• Easier Navigation. A budget document is a very large set of information to read and process. The public is greatly aided by a Table of Contents that is comprehensive and designed to help readers locate information. The use of a letter-number system for paginating the document hinders readers’ ability to quickly assess how far into the document a particular section is as listed in the table of contents (example: how far into the document is page E-89?). Consider using a standard pagination format that starts with the number 1 and proceeds upwards from there until the end of the document. Especially as more of the public switches to reading documents on-line, being able to enter a page number from the Table of Contents into a page finder is helpful, and also helps readers who still use printed documents. PDF files should not be scanned documents which cannot be searched.
  • Complete Payroll Cost Information. Include information on the city’s total payroll. The budget includes this information for the general purpose fund (which is only about half of budget expenditures) but not for the whole budget.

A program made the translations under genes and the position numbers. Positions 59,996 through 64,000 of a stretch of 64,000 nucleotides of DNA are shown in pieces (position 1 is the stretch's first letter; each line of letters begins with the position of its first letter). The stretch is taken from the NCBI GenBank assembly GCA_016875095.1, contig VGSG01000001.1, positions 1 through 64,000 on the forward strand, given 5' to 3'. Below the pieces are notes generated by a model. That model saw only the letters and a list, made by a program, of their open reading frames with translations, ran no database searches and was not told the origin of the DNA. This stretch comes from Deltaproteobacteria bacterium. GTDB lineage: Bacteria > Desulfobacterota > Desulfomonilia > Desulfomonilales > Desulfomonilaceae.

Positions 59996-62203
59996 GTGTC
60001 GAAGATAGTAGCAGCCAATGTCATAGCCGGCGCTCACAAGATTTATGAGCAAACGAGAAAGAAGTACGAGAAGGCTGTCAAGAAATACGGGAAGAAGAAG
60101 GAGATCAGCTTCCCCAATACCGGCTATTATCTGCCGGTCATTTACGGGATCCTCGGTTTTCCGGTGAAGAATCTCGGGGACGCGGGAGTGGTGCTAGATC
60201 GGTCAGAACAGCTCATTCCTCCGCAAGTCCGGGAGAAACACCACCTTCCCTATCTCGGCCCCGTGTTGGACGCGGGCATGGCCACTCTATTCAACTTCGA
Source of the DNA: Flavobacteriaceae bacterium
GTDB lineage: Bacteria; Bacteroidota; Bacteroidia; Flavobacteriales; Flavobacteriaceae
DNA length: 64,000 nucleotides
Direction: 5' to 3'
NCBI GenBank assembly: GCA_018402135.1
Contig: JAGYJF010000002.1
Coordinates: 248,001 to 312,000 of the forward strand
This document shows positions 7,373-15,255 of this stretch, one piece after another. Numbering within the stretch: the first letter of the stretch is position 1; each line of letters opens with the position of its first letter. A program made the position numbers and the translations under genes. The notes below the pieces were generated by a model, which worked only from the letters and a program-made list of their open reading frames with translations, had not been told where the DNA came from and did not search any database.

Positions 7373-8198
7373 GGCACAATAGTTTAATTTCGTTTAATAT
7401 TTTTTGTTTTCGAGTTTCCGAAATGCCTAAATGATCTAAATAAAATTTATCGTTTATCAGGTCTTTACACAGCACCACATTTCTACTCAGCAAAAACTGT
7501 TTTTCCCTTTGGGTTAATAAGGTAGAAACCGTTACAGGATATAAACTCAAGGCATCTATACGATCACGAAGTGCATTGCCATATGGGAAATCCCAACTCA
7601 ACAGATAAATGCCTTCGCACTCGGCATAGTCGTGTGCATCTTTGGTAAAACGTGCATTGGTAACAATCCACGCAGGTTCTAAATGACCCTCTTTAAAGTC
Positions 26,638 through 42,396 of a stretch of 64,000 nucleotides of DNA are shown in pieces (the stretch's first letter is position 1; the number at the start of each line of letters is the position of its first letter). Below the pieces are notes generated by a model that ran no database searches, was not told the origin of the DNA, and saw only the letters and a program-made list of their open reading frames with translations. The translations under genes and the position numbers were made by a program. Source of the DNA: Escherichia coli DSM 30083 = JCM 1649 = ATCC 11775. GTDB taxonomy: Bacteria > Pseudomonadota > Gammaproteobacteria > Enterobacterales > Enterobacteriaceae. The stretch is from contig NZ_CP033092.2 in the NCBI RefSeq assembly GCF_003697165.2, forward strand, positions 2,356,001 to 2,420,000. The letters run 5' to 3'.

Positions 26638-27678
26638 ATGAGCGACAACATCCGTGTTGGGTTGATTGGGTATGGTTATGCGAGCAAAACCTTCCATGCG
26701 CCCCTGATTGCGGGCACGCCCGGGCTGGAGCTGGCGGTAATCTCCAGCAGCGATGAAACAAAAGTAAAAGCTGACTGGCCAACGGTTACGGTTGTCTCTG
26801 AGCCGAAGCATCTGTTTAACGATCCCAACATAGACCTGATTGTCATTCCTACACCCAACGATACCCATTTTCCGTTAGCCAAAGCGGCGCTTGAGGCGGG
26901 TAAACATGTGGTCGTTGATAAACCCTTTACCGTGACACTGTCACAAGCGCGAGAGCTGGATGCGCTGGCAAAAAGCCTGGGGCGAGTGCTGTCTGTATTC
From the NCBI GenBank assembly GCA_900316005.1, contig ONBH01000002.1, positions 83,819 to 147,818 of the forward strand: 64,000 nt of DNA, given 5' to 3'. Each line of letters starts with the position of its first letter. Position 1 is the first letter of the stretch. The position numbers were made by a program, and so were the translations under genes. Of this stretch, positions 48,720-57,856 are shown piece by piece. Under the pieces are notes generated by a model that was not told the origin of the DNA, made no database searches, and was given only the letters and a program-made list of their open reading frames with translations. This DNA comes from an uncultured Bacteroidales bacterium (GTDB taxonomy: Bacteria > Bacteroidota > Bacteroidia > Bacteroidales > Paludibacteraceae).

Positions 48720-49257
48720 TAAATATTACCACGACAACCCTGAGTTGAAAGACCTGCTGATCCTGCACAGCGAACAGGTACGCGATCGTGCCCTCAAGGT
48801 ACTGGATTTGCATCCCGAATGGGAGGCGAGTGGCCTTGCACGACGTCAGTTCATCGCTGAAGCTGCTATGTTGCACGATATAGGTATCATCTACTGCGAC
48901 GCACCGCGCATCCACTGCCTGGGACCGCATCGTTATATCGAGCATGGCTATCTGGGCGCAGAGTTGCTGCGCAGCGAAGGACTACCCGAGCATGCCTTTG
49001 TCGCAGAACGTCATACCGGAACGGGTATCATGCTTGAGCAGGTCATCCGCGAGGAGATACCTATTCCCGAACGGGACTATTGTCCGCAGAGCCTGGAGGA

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Make Oakland Better Now! Looks At Two Proposed Amendments to the Mayor’s Budget – Part 2

Make Oakland Better Now! will be present at the next Oakland City Council Meeting on June 13th at 6:30pm to urge the City Council to adopt the Mayor’s proposed budget with Council President Kernighan’s proposed changes.  This post is the second in a series to look at the budget amendments proposed by Council President Kernighan and those proposed by Council Members Brooks, Reid and Gallo.  More information can be found in the Oakland Tribune’s Coverage, here, and Chip Johnson’s column in the San Francisco Chronicle, here (paywall).  We encourage all Oaklanders to join us at council in urging your representatives to adopt a budget reflecting the city’s need for public safety and fiscal responsibility.